Thousands of landslides expected because of Cyclone Gabrielle

Media Release

15 February 2023

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Landslides are a national hazard, responsible for taking lives and costing New Zealand around $300M a year. Our experts provide advice to New Zealanders about how they can stay safe during extreme weather events, and how the public can help.

Many thousands of slips are expected across the North Island as a result of Cyclone Gabrielle. This follows closely on the back of the severe weather event last month, where aerial surveys identified thousands of landslides across Auckland and Northland, generating more than 2,000 landslide-related insurance claims. GNS Science Engineering Geologist, Chris Massey, explains what this means for Kiwis, and how the public can get involved in the national response effort.

“This cyclone has caused significant damage to property and national lifeline assets, like roading and rail, and water and power services, and it’s not over yet,” he explains.

At GNS, we are working around the clock to provide emergency response agencies with information on where we can expect the most severe impacts from land movement to occur

Chris Massey Engineering Geologist GNS Science

The team uses scientific modelling to forecast hotspots of concern, using Riskscape, a tool that helps to forecast the economic and social impacts from large storm events.

“We determine landslide probability across regions by using rain forecasts and measurements to generate landslide forecasts. Then we can estimate the locations of communities and infrastructure most exposed, to help visualise the likely impacts,” Chris says.

“We provide that information to the emergency management teams and it helps them plan their response.”

GNS assesses landslide activity across the region, initially using observations from helicopter reconnaissance surveys, public observations and agency reports, and later from UAV surveys and satellite data analysis of landslide locations. Chris says that the public role in locating landslides cannot be underestimated.

We locate and report on landslides, and any potential landslides where ground is seen to be failing. We can’t always see that from the air and rely on what the public can tell us

Chris Massey Engineering Geologist GNS Science

The more evidence-based information GNS has to provide the emergency management responders and national decision makers, the better equipped they are to keep communities safe and to help New Zealand recover faster. Anyone noticing a landslide can email us and provide details.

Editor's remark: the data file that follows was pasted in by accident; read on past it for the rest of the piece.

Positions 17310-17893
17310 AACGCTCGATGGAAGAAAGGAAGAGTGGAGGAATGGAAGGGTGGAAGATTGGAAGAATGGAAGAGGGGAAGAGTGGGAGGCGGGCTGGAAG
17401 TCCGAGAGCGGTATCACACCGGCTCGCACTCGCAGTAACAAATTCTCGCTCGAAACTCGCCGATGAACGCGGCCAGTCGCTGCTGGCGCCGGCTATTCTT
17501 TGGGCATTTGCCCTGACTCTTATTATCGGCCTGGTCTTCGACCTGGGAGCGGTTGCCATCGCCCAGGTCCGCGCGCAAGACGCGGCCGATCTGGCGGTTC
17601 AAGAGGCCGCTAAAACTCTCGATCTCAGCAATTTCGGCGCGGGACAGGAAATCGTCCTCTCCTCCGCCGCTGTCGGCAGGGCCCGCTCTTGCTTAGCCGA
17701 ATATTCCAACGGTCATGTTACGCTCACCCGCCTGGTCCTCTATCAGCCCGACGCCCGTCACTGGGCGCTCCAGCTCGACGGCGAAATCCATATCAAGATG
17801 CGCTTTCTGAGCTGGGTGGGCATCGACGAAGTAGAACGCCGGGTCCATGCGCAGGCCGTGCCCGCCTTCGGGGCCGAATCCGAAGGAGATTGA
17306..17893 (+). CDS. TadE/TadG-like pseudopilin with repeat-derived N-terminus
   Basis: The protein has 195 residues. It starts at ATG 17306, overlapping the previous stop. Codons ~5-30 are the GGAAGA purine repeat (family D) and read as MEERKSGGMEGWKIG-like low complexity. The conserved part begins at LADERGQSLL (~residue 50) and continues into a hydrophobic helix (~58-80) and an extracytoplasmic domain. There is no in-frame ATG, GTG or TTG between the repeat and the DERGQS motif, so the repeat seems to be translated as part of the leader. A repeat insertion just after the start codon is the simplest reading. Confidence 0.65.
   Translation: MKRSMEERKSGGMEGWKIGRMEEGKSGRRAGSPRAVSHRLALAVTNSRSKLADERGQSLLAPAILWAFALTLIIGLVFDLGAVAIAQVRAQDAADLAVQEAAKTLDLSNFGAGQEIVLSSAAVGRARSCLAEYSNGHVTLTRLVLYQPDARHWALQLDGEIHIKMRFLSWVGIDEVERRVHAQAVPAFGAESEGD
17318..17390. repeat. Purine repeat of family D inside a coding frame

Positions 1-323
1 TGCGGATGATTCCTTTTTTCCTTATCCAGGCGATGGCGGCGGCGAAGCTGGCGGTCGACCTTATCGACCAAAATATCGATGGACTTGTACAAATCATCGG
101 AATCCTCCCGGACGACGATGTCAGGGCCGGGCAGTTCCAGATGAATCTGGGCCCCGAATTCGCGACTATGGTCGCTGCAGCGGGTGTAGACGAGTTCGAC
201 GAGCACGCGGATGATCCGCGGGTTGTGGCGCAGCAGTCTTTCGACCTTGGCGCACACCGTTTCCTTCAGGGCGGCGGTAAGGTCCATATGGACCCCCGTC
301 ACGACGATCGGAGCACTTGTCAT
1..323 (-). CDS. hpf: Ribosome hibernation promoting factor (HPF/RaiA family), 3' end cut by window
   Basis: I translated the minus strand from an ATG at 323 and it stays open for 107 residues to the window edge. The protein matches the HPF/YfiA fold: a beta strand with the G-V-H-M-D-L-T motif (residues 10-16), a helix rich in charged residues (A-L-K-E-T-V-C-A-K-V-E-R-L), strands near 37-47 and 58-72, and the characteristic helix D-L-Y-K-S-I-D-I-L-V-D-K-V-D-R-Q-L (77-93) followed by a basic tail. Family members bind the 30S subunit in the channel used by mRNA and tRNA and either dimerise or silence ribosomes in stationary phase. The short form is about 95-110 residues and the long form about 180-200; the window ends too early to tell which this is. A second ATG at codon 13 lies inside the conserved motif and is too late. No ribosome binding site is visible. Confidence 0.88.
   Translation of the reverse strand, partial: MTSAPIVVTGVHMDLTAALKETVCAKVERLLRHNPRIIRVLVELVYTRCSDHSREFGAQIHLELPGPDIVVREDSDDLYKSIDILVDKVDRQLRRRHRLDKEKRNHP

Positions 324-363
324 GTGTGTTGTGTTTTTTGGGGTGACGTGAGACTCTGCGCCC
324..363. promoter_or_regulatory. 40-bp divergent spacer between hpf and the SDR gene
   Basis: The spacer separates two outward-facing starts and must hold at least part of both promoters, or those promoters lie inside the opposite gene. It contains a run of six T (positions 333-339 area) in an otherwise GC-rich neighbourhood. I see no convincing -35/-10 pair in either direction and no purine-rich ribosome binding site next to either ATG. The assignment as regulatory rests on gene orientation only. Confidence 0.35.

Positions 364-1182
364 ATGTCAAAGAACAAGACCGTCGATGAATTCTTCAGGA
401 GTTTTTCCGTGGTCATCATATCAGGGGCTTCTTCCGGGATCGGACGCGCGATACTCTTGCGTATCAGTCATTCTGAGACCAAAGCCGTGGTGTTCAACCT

“Safety first!” Chris cautions. “Landslides can be highly unpredictable and if you’re not an experienced engineering geologist or geotechnical engineer please stay a safe distance away from any existing landslides and potentially dangerous slopes.”

Failed ground that has been damaged but may not have fully shifted can start creeping and could accelerate to failure rapidly after the rain has stopped, or during other rain events. People must stay vigilant.

“Homes near hills or steep slopes are most at risk so if that’s where you live, watch out for cracks or movement that could be a warning sign, and get quickly to safety,” he says.

“If you have been evacuated do not return to your home until you are given the all clear to do so from the authorities. Hunker down, keep out of harms way, and stay safe.”

New Zealand public with information about landslides can email Include the date it was observed, the location and size of the slide. Photos are welcome too.

  • Things to remember during extreme weather events

    • Landslides can be triggered by heavy rain or earthquakes and can occur with little or no warning. Know the weather forecast for your region and plan ahead
    • Put safety first. Don’t take any chances. Act quickly if you see rising water. Floods and flash floods can happen quickly. If you see rising water do not wait for official warnings. Head for higher ground and stay away from floodwater.
    • Do not try to walk, play, swim, or drive in floodwater: even water just 15 centimetres deep can sweep you off your feet, and half a metre of water will carry away most vehicles.
    • Throw away food and drinking water that has come into contact with floodwater as it is often contaminated and can make you sick.
    • Stay at home if it is safe to do so and have an evacuation plan in case your home becomes unsafe to stay in.
    • If you have evacuated, please stay where you are until you are given the all-clear to go home.
    • People should stay up to date with the forecasts from MetService and continue to follow the advice of civil defence and emergency services.
    • Find out what to do before, during and after a storm here (external link)
    • Follow local emergency management advice to keep you and your whānau safe. Contact 111 if you are in immediate danger or otherwise call your local council
    • Civil Defence’s get ready website(external link) has useful advice about warning signs to look out for.
    • Regional civil defence websites are a good place to get the latest local information
    • It is normal to feel anxious during an emergency event. Keeping well connected with loved ones, neighbours and colleagues is important. For more information on managing stress and help on getting through it, go to link)


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